Colin Mitchell, the popular pleasure fishing blogger here at anglersmail.co.uk, is back with a look at what's behind success or failure. If you like this blog, share by clicking the social media icons.
OVER the past couple of weeks I will bet that you have either bagged up or blanked.
In fact if I asked you to put your hands up I am certain that there will be more admissions to dry or almost dry landing nets.
How do I know? Well the blankety blank – or very nearly – syndrome has happened to me on days when it really shouldn’t have.
In fact the other evening, despite nearly spot-on conditions of overcast, warm and a ripple on the water I could only get five tiny bleeps on the alarms. I would have expect some nice chunky bream…
So what’s been wrong?
You could blame too much sun – but not on many days.
You could blame it on not enough rain – well in some parts of the country.
Some might tell you it was the fault of the moon – and although I admit the old lunar orbit does have an effect on fishing I don’t think you can blame the big glowing silver ball this time around.
Nope from what I can tell – and I know other anglers agree – it was down to air pressure.
I’m no expert on reading barometers but I do know that the pressure was ‘heavy’ and it made me feel like the air was ‘sticky’ and it didn’t feel very fresh.
Now it is easy to imagine that the feeling we have in the air is transmitted in some form to the fish in the water.
Even venues with aerators haven’t fished brilliantly over the past few weeks – so it’s obviously something outside the water that has had an effect on the fishing.
“It’s great here, but…”
I went to a new venue last week and the locals all told me how great a place it was… but that it would not fish that day.
They said that the venue had not fished like it should for a couple of weeks and they were a bit puzzled.
The sun was out – but this was a mainly carp and skimmer water where you would still have expected to catch, especially with the various depths, colour of the lakes, lily pads and other cover about.
I struggled to land 12lb that on the day, was still a half reasonable weight, even though there was a 100lb catch around the other side of the venue to me. There was nothing else near that on the lake.
Check out recent match results and you will see some monster winning weights – but with lesser back-up weights to usual and only on certain venues.
By the time you read this maybe the pressure will have changed, I certainly hope so… and we can get back to bagging days.
Mentally in a bad place
Sometimes you can forget about blaming the weather for poor catches.
The reason you haven’t caught anywhere near enough – or even close to what you might expect – is that you have given up before you started, especially in the case of match anglers.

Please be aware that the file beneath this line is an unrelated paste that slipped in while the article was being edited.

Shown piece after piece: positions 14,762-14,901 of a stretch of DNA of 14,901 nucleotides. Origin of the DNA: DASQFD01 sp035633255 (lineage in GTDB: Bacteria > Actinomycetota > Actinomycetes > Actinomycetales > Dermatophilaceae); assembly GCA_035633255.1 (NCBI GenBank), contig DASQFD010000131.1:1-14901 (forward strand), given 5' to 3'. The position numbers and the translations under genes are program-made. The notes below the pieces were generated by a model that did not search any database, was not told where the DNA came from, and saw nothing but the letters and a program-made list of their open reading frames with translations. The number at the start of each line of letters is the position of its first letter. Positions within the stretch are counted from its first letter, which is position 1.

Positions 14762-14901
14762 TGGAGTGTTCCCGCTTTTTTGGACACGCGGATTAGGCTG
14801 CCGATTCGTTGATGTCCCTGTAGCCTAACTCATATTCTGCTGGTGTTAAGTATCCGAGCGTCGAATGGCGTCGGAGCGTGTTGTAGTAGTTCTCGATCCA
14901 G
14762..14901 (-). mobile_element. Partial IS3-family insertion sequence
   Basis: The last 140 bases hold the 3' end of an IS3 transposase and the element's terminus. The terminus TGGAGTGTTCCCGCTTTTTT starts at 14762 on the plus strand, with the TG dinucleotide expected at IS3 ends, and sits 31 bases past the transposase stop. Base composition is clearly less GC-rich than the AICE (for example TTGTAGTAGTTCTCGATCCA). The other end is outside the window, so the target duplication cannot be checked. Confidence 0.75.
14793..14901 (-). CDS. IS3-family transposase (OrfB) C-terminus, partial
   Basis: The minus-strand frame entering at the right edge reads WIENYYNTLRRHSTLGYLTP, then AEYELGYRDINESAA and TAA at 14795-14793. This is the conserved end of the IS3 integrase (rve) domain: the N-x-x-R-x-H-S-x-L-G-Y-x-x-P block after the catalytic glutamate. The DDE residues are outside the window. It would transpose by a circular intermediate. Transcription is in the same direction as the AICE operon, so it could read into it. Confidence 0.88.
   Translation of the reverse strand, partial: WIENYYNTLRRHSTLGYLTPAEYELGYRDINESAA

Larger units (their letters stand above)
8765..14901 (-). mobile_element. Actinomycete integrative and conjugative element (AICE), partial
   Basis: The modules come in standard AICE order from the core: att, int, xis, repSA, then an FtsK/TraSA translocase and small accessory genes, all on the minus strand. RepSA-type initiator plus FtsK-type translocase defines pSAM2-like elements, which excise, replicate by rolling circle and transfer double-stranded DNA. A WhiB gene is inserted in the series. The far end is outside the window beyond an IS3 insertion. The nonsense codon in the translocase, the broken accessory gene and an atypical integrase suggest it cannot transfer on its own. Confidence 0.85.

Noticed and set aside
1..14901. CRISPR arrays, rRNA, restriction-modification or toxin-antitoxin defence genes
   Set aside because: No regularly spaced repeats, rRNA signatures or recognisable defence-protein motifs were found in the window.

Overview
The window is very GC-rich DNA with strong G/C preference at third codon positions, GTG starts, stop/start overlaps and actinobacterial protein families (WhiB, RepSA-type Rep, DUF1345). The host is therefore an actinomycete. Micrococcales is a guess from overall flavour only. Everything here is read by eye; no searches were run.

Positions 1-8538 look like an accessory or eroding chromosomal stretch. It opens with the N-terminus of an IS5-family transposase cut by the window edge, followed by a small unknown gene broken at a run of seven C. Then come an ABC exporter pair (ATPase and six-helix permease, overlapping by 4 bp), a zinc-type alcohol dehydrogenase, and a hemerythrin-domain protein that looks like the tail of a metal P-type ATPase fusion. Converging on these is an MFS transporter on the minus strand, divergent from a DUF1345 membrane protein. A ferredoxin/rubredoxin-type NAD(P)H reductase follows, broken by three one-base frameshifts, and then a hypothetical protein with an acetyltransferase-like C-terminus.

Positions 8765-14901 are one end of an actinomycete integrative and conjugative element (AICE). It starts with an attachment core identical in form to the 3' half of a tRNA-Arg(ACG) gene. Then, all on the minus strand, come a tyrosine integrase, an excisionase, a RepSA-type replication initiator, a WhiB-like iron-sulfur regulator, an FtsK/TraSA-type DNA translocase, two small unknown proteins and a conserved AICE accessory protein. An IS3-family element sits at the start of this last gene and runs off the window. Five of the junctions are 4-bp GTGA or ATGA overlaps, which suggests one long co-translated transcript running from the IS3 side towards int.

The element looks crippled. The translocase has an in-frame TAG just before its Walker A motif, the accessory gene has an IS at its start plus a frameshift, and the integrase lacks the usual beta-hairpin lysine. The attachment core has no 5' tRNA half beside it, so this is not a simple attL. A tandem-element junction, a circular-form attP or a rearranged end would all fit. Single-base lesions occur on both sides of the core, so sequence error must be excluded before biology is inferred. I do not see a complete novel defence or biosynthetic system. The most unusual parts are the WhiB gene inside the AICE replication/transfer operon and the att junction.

With many venues permanently pegged it is so easy to pull out a number and hear the words ‘rubbish’ or ‘flyer’ bandied about.
Likewise if you turn up at a water and don’t get your first or second choice swim for a day’s pleasure fishing your head drops.
We’ve all been there. We’ve all done it. We can’t help it. It’s called human nature.
Well, in actually fact we can help it!
Positive attitude = success
Have you noticed how many times the same anglers frame in matches or the same big fish boys get the best results?
That’s not just because they might have the best gear – I’ve seen some of them bag up on stuff you wouldn’t buy at a car boot sale!
It’s not because they are magicians, just plain lucky or have more bait than you.
It is quite often because they are positive wherever they fish. They believe they will catch, that all pegs hold fish.
Also they add the most important ingredient you need for any fishing – feeding!
You can present your bait correctly on great tackle but if you don’t feed right you won’t catch.
Think about it. You are tackled up correctly, you cast to the right spot but you are catching nothing. Why?
The fish don’t want to hang themselves on the hook – they need to be tempted to it. More often than not that means feeding, whether it’s banging in the bait or trickling in some grub little and often.
That’s the skill. Knowing how much bait to put in and when.
Changing your feed pattern
There is something you can do on bad days when you are not catching – and that is quite simply changing your feed pattern.
This time of the year you will often get a response by blasting out a big quantity of food at one hit.
It’s a bit like you and I saying we are not hungry – it’s quite easy to tempt us into having something to eat by offering us a very tasty snack.
How often have you gone past an Indian restaurant and been tempted by the smell?
How often have you just had to pick up that big cream cake covered in chocolate?
Fish like their food too – so serve them up a feast they just can’t resist!